Tuesday, 1 October 2013

I miss my dad

This is my dad. And me. Circa 1983. Note and appreciate the matching Laura Ashley wallpaper and curtains.

Today is my dad's birthday. Or at least it would have been, if he were still alive. He would have been 62 today.

My dad died three years ago. Time has dulled the pain of his absence enough that I can think of him without feeling that the breath has been knocked out of me, but I still don't know how to treat his memory; his birthday and the anniversary of his death. 

Dad was a very private man. He loved Manchester United football team, his family (possibly in that order), books, music and films. He laughed generously and often, and loved to play mischievous tricks. He loved words, and playing with words. 

I still find myself storing things up to tell dad. New words, jokes that would make dad laugh, books and films that he'd love. I feel so sad to think that I can never share these things with my dad again. It diminishes my pleasure in life knowing that I can't share any of the things I love with dad.

Richard and I saw Bill Bailey live on Saturday. I loved the show, but found myself thinking over and over how much my dad would have enjoyed it. I desperately wanted to share with dad the word, incretinate. To make stupid, cretin-like. I wish I could share Tim Minchin's song, Prejudice. Dad would have got even more joy, if that's possible, than I do from the use of the word homonym. 

My dad loved Hilary Mantel's Wolf Hall. He was so jealous, as I started reading it, that I would get to spend time with the characters that he'd followed. I felt so sad, reading the fabulous sequel that dad would never read, and learning what happened next. 

I feel deeply and intensely grateful that my dad passed on his love of life, his humour, his interest in books, films, politics and music to his children. I wish that I could still share these things with my dad. 

I wish that I could just have one more year of forgetting dad's birthday, exchanging books, poetry, films and music; of timing my phonecalls to coincide with the football half time (or full time), hearing dad's tone change from reluctant 'hello' to delight at hearing from his favourite (only) daughter. 

I never questioned my dad's love for me or my siblings. He took such delight in all of us, and celebrated our differences. He was interested in everything that we loved, and listened so intently as we shared our lives and interests, from rugby to classical music, the psychology of teaching to politics.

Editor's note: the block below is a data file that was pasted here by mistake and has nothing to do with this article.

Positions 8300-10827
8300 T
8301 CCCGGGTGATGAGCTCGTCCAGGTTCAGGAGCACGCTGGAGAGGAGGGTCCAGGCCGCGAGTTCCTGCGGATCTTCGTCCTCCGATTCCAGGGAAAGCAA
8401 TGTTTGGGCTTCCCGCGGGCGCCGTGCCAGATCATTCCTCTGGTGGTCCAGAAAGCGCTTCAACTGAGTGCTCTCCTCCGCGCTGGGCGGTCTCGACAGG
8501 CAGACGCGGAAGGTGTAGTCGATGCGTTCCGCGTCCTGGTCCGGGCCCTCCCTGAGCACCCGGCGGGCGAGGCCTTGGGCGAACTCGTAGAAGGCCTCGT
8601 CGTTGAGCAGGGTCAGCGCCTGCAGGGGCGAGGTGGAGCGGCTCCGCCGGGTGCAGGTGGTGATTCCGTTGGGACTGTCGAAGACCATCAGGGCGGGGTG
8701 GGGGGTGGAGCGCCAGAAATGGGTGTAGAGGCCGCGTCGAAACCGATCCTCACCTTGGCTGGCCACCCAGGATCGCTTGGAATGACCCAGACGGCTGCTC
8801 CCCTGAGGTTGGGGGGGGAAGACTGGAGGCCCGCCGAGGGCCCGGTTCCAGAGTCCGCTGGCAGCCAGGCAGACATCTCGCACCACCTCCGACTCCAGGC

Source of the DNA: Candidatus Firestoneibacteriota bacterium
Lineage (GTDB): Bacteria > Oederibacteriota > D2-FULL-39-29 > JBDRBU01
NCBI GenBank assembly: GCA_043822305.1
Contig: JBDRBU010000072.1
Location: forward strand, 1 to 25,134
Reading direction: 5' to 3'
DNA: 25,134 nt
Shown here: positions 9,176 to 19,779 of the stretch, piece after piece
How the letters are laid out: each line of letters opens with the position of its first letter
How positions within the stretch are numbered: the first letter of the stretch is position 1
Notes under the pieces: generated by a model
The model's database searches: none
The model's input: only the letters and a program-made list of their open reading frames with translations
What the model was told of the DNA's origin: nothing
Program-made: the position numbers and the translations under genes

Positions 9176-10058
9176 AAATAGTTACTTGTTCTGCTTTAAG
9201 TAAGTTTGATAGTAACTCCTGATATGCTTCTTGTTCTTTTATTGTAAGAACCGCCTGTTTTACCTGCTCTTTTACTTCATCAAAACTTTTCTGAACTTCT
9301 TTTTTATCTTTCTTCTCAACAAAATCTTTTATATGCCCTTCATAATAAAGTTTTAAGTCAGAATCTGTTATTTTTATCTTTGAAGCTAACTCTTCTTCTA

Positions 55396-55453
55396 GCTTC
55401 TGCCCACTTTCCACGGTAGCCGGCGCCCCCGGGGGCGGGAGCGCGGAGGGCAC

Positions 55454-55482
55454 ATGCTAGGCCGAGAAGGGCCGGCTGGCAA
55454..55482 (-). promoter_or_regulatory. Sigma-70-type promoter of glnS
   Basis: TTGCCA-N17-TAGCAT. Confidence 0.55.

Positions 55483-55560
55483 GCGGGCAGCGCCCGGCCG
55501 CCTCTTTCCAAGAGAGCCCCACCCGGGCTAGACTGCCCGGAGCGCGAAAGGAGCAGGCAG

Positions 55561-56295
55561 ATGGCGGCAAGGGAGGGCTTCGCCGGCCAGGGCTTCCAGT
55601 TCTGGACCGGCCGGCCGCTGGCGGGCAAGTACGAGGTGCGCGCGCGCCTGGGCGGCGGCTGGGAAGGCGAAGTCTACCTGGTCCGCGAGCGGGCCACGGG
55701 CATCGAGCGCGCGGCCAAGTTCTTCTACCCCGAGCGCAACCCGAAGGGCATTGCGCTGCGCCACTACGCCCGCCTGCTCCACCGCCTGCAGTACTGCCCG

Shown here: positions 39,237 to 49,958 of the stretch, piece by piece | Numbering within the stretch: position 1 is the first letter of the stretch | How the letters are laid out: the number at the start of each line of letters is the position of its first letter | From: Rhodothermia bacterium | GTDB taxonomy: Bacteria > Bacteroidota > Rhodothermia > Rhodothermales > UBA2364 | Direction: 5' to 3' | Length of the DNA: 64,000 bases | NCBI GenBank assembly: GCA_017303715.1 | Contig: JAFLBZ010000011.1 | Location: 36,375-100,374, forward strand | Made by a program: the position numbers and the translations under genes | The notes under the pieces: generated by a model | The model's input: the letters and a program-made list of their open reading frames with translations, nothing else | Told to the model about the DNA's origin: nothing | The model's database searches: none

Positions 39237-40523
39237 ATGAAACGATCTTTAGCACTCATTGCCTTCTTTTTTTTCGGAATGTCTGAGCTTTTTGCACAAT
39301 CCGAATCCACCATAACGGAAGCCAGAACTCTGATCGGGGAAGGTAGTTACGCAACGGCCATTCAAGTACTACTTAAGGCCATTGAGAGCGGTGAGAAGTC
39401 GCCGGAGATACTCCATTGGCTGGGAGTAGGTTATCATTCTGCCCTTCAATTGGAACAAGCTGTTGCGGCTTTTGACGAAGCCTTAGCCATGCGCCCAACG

I want to celebrate my dad on his birthday, but I still wish so much that he were still here.


  1. You look so much like your dad! What a lovely photo. I'm so sorry for your loss xx

  2. Hi Jo!
    Again, you have given us another beautiful, touching and well written entry and a peek at your soul. You have SUCH a way with words! I can't see a lot of your dad’s face in this picture but from what I can see, you sure do seem to resemble him! What a great picture! A treasure! (And what a cutie you were!!...and still are!:-))

    Your dad was born two years after I was. I tend to think of you as a peer so it is a bit difficult to realize I was older than him. I remember well those days when he was failing and he was waiting for a lung for a transplant. You had your mom there....your family was helping you move in the new furniture. We are coming up on the “Anniversary" of his passing at the end of the month. I always get weepy around the anniversary of my Dad's death and it was over nine years ago.

    But remembering your dad on his birthday and recalling all the love he showered on you and your family is a great time to remember him. Much happier than remembering the sadness associated with his passing. Even if I try to focus on the good times, that sadness comes as that day approaches. At least I find it happens near the anniversaries of sad events even when I am not aware of the date!

    How I wish your dad could have walked you down the aisle. I can imagine a smile similar to the one on his face the picture… but even bigger!

    Today I met with Pete, a landscaper, to look at doing some updates and stump removals out front to give the place a bit of Curb Appeal as we get ready to sell it in a couple of years. Last winter a huge, heavy snow split and broke four Arborvitae trees that my dad and I planted together many years ago. I was mentioning to Pete that my dad and I had planted them and started to get teary. They were the last remaining projects that my Dad and I did together. The others were removed several years ago when we filled in our swimming pool. Doing projects with my dad was so special. You had books and films and music and words that you shared with your dad. My dad and I did outdoor projects. We built a shed for the pool equipment, bottomless boxes for gardens, planted these trees…now they are all gone and soon even the roots will be gone, too. Sad but time moves on.

    Encretinate! Even my spell checker doesn’t know that one! Great word! Wrapping you in a huge hug from across the pond and understanding your sadness and longing to have just one more conversation with your dad.

    I didn’t know your dad, but I have no doubt at all that you were as special to him as he still is to you!
    Love you!!!